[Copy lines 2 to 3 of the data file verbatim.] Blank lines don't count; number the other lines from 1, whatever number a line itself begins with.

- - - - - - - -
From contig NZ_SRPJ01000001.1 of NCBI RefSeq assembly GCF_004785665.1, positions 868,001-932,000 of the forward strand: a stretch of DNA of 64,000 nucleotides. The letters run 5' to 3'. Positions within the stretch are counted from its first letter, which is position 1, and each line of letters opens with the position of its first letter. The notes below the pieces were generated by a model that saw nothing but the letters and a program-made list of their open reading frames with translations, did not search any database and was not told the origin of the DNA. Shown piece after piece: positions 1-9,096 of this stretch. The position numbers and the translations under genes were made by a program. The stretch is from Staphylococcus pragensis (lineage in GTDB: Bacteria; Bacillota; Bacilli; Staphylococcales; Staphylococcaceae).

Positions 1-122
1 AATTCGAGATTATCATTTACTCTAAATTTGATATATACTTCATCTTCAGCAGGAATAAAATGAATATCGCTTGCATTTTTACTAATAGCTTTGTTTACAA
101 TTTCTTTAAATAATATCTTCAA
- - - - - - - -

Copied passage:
Positions 1-122
1 AATTCGAGATTATCATTTACTCTAAATTTGATATATACTTCATCTTCAGCAGGAATAAAATGAATATCGCTTGCATTTTTACTAATAGCTTTGTTTACAA